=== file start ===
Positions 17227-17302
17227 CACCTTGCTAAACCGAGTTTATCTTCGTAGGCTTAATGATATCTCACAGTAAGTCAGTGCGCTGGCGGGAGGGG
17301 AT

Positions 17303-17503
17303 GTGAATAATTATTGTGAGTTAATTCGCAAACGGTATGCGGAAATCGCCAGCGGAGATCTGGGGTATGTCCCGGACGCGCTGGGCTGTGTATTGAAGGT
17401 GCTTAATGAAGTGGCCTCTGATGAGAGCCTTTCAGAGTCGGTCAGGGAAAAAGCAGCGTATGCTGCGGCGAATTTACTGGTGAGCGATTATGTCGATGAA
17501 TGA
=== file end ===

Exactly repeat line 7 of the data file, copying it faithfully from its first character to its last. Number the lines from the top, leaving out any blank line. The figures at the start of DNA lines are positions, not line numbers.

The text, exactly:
17501 TGA